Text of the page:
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Bioinformatics. 2012 May 15;28(10):1383-9. doi: 10.1093/bioinformatics/bts129. Epub 2012 Apr 19.

Improving GO semantic similarity measures by exploring the ontology beneath the terms and modelling uncertainty.

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1
Department of Computer Science and Centre for Systems and Synthetic Biology, Royal Holloway, University of London, Egham, TW20 0EX, UK.

Abstract

MOTIVATION:

Several measures have been recently proposed for quantifying the functional similarity between gene products according to well-structured controlled vocabularies where biological terms are organized in a tree or in a directed acyclic graph (DAG) structure. However, existing semantic similarity measures ignore two important facts. First, when calculating the similarity between two terms, they disregard the descendants of these terms. While this makes no difference when the ontology is a tree, we shall show that it has important consequences when the ontology is a DAG-this is the case, for example, with the Gene Ontology (GO). Second, existing similarity measures do not model the inherent uncertainty which comes from the fact that our current knowledge of the gene annotation and of the ontology structure is incomplete. Here, we propose a novel approach based on downward random walks that can be used to improve any of the existing similarity measures to exhibit these two properties. The approach is computationally efficient-random walks do not need to be simulated as we provide formulas to calculate their stationary distributions.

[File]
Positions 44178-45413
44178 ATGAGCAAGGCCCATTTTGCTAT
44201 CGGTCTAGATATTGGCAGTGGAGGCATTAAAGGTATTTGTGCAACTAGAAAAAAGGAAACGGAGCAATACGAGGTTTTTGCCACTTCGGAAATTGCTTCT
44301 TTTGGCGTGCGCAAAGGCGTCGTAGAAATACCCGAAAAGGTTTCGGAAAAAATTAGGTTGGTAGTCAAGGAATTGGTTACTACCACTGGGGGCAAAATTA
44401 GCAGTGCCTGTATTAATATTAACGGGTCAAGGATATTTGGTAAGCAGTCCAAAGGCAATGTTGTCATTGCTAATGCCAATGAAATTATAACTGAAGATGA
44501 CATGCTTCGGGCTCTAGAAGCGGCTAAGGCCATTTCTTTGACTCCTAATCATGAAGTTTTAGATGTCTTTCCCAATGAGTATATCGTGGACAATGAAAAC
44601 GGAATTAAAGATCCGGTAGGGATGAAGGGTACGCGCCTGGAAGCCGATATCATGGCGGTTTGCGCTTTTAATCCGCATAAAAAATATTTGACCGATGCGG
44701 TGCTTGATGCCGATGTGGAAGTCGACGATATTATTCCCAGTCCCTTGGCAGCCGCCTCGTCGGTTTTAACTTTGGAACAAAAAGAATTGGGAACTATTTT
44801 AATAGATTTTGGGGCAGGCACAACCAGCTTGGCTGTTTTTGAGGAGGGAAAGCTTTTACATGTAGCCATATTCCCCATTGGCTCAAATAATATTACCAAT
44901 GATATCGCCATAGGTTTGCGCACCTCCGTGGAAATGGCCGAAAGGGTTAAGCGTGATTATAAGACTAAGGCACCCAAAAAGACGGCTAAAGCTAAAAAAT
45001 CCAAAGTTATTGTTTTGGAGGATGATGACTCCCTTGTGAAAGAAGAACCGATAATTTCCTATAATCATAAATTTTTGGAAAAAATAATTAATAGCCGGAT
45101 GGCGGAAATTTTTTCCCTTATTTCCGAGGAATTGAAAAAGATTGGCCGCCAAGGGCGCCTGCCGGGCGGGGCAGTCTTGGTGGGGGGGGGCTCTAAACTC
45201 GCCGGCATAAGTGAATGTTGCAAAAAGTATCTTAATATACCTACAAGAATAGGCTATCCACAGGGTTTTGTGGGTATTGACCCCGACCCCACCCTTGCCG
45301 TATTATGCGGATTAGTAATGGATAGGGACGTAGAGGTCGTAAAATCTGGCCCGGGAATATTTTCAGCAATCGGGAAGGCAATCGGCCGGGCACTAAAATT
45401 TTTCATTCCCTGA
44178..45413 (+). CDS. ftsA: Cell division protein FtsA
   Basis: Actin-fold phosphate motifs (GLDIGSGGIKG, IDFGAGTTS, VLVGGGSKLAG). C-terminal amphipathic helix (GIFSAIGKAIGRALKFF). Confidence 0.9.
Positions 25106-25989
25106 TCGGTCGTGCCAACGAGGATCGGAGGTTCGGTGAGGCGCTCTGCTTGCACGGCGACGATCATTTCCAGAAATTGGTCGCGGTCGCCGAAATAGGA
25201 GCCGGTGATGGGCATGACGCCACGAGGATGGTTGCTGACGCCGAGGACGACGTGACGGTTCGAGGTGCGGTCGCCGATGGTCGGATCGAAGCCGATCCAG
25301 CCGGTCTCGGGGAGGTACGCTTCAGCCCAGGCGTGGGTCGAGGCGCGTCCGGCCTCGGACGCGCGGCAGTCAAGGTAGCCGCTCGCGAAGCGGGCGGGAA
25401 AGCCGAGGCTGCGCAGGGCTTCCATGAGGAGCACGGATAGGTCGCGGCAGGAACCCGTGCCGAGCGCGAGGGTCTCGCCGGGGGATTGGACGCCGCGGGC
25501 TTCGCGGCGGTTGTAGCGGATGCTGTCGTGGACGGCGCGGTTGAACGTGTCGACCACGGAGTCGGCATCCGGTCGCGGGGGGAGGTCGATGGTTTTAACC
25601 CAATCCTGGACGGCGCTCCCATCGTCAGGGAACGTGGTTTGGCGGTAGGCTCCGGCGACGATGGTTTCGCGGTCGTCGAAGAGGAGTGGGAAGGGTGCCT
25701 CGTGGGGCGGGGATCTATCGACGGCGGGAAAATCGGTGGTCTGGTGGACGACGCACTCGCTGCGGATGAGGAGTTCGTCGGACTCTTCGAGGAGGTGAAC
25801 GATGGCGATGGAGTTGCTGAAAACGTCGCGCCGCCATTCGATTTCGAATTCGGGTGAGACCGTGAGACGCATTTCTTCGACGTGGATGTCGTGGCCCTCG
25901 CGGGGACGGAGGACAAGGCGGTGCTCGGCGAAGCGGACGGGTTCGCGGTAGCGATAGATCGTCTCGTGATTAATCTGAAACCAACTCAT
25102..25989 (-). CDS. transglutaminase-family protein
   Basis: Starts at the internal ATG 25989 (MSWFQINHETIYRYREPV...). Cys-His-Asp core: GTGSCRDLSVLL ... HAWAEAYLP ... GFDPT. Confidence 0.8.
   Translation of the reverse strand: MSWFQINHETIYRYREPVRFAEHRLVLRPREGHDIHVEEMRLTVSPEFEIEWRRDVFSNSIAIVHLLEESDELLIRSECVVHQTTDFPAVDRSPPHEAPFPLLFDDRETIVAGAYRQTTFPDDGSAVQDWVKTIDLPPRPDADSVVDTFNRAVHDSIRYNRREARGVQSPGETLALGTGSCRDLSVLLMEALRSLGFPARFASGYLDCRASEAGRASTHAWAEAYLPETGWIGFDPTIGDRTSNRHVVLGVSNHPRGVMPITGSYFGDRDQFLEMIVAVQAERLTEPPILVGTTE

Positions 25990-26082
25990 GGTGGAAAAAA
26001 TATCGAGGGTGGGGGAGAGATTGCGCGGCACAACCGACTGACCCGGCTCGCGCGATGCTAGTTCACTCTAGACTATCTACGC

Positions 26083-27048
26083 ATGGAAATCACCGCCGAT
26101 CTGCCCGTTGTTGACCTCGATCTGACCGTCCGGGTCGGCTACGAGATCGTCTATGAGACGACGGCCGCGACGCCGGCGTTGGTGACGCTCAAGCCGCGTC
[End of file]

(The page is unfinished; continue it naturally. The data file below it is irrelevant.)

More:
RESULTS:

To show that our approach can potentially improve any semantic similarity measure, we test it on six different semantic similarity measures: three commonly used measures by Resnik (1999), Lin (1998), and Jiang and Conrath (1997); and three recently proposed measures: simUI, simGIC by Pesquita et al. (2008); GraSM by Couto et al. (2007); and Couto and Silva (2011). We applied these improved measures to the GO annotations of the yeast Saccharomyces cerevisiae, and tested how they correlate with sequence similarity, mRNA co-expression and protein-protein interaction data. Our results consistently show that the use of downward random walks leads to more reliable similarity measures.

PMID:
22522134
DOI:
10.1093/bioinformatics/bts129
[Indexed for MEDLINE]
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